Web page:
The U.N. agency said a breastfed child in a developing nation is nearly three times more likely to survive infancy than a child who is not breastfed.
The report was released Tuesday, at the start of a weeklong commemoration of the most natural way to nourish babies.
"World Breastfeeding Week gives us an opportunity to advocate for a very simple way to save children's lives," said UNICEF Executive Director Ann Veneman. "Though breastfeeding rates are increasing in the developing world, an estimated 63 percent of children under 6 months of age are still not adequately breastfed. As a result, millions of children start their lives at a disadvantage."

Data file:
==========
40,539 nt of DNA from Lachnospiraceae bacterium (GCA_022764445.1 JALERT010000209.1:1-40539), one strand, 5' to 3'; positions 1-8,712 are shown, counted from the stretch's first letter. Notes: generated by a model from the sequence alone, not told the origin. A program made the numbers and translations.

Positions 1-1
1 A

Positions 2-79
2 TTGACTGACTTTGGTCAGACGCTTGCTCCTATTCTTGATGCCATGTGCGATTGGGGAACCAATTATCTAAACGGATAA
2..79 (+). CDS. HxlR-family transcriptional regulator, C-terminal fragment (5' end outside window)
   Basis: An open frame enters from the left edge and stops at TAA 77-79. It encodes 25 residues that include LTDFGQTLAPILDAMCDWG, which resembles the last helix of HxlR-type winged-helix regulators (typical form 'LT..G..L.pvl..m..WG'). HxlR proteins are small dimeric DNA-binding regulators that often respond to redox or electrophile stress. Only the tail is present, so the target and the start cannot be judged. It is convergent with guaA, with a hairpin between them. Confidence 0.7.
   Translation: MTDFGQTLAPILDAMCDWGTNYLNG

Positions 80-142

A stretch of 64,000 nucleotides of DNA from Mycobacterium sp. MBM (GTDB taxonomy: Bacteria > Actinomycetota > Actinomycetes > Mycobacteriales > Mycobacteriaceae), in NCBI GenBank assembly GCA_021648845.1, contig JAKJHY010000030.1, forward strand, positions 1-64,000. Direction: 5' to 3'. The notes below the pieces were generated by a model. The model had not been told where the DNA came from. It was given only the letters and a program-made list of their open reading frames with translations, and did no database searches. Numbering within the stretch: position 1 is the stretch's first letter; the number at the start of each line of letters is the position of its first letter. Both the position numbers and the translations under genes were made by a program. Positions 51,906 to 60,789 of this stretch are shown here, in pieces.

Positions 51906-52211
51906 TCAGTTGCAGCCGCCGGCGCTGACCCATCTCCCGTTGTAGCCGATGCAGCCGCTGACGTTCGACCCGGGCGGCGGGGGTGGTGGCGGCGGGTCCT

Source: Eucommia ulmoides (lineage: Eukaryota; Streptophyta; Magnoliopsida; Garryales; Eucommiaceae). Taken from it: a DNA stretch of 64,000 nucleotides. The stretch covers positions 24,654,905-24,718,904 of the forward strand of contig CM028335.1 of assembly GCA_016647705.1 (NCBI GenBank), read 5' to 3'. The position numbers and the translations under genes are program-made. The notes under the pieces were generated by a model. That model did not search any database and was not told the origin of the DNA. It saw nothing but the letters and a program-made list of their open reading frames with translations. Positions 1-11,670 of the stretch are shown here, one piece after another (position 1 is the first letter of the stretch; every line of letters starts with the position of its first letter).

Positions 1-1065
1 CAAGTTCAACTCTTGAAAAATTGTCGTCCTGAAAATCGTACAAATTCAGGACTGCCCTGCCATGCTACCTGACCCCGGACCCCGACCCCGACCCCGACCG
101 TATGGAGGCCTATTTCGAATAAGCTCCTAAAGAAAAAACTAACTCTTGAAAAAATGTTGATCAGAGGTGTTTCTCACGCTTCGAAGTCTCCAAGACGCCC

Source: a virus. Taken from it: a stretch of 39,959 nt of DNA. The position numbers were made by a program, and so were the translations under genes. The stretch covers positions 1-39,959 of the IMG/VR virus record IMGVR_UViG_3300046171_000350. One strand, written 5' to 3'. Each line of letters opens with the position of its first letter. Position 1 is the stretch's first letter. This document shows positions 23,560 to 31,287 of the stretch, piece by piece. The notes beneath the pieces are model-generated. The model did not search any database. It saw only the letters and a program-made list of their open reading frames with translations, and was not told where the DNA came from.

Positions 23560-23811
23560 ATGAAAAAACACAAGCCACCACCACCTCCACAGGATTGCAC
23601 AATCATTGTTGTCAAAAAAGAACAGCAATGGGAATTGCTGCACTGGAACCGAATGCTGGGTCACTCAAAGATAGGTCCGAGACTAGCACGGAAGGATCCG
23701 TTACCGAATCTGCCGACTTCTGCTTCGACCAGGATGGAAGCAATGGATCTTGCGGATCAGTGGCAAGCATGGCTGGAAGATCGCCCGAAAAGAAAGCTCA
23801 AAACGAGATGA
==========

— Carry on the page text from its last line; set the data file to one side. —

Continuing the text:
World Breastfeeding Week -- observed in more than 120 countries -- promotes exclusive breastfeeding for the first six months of life.
Continued breastfeeding after six months, for up to 2 years of age or beyond, combined with safe and appropriate complementary feeding, is the optimal approach to child feeding, UNICEF officials say.
Dennis Rodman pledges to end trips to North Korea
Teacher apologizes for showing sexual image of herself in class